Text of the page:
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Repeated spontaneous clearance of hepatitis C virus infection in the setting of long-term non-progression of HIV infection

Genevieve Kerkerian, Arshia Alimohammadi, Tyler Raycraft, Brian Conway
  • Genevieve Kerkerian
    Vancouver Infectious Diseases Center; Department of Medicine, University of British Columbia, Vancouver, Canada
  • Tyler Raycraft
    Vancouver Infectious Diseases Center, Canada
  • Brian Conway
    Vancouver Infectious Diseases Center, Canada


Hepatitis C Virus (HCV) and human immunodeficiency virus (HIV) are global pandemics that affect 170 million and 35 million individuals, respectively. Up to 45% of individuals infected with HCV clear their infections spontaneously – correlating to factors like aboriginal descent and some host specific immune factors. HIV, however, establishes true latency in infected cells and cannot be cured. In the setting of longterm non-progressors (LTNPs) of HIV, a state of immune preservation and low circulating viral load is established. Regarding HIV/HCV co-infection, little is known about the relationship between spontaneous clearance of HCV infection and long-term control of HIV infection without medical intervention. We describe a case of a HIVinfected female defined as a LTNP in whom spontaneous clearance of HCV was documented on multiple occasions. Similar cases should be documented and identified in an effort to develop novel hypotheses about the natural control of these infections and inform research on immune-based interventions to control them.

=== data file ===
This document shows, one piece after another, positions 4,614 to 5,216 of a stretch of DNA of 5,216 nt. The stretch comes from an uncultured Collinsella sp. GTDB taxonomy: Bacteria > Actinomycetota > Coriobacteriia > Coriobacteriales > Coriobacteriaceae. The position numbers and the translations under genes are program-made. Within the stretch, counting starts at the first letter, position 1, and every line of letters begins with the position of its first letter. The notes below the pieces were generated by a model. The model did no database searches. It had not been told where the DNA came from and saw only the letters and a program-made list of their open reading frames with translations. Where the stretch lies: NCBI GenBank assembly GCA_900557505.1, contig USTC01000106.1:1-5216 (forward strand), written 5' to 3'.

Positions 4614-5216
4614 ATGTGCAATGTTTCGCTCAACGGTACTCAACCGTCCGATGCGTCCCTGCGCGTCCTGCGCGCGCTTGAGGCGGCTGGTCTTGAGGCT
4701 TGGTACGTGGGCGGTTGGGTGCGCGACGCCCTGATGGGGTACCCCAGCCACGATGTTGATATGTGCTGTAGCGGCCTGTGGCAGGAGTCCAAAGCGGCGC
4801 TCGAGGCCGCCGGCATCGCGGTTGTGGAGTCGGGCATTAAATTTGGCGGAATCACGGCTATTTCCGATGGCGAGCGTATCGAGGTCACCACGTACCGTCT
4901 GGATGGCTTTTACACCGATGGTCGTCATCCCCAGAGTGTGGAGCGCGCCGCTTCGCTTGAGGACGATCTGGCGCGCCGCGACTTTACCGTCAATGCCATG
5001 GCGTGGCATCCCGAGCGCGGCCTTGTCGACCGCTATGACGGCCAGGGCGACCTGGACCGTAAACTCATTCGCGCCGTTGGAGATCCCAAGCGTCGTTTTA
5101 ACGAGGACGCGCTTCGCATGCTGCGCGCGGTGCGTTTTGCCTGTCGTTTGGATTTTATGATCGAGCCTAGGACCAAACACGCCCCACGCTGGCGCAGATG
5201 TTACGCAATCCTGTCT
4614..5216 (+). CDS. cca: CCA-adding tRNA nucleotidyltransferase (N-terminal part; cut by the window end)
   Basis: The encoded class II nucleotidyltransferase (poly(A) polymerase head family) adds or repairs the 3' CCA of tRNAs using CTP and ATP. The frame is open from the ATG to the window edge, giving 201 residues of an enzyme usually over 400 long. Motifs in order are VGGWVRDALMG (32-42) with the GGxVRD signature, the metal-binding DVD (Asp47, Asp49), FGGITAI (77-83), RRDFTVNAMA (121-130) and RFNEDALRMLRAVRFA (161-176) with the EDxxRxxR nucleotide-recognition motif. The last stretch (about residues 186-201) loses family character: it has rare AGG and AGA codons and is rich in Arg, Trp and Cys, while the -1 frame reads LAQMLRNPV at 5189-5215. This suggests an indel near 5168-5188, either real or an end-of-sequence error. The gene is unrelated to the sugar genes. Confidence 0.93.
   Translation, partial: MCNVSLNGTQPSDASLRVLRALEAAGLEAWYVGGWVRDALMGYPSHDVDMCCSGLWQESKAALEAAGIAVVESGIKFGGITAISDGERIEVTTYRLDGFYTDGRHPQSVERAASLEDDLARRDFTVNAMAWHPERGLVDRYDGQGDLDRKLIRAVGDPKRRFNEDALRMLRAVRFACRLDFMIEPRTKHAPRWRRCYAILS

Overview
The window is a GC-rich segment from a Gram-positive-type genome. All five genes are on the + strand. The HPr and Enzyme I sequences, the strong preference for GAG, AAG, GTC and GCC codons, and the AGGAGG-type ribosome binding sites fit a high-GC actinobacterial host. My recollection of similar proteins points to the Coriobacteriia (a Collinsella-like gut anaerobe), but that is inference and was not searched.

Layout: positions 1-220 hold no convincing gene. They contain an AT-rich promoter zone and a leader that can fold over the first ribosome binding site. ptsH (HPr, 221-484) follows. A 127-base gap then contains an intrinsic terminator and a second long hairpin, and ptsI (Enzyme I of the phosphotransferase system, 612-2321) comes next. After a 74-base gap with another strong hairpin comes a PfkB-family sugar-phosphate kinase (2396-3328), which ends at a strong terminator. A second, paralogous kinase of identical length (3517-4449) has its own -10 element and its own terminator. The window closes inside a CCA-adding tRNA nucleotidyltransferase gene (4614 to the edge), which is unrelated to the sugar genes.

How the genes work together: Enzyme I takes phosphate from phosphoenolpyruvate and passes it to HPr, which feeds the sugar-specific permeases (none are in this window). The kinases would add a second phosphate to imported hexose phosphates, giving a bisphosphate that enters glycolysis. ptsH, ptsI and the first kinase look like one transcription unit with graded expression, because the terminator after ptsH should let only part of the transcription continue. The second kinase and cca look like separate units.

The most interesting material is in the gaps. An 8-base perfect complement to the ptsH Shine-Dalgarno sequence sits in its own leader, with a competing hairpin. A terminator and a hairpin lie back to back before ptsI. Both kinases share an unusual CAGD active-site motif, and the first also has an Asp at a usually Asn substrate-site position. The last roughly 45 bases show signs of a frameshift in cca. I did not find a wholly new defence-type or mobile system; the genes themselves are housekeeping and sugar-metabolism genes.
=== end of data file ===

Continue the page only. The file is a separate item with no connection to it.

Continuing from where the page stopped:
Hepatitis C, HIV, HCV spontaneous clearance, HIV long-term non-progressor

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Submitted: 2017-03-22 18:35:32
Published: 2017-10-02 10:10:09
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Copyright (c) 2017 Genevieve Kerkerian, Arshia Alimohammadi, Tyler Raycraft, Brian Conway

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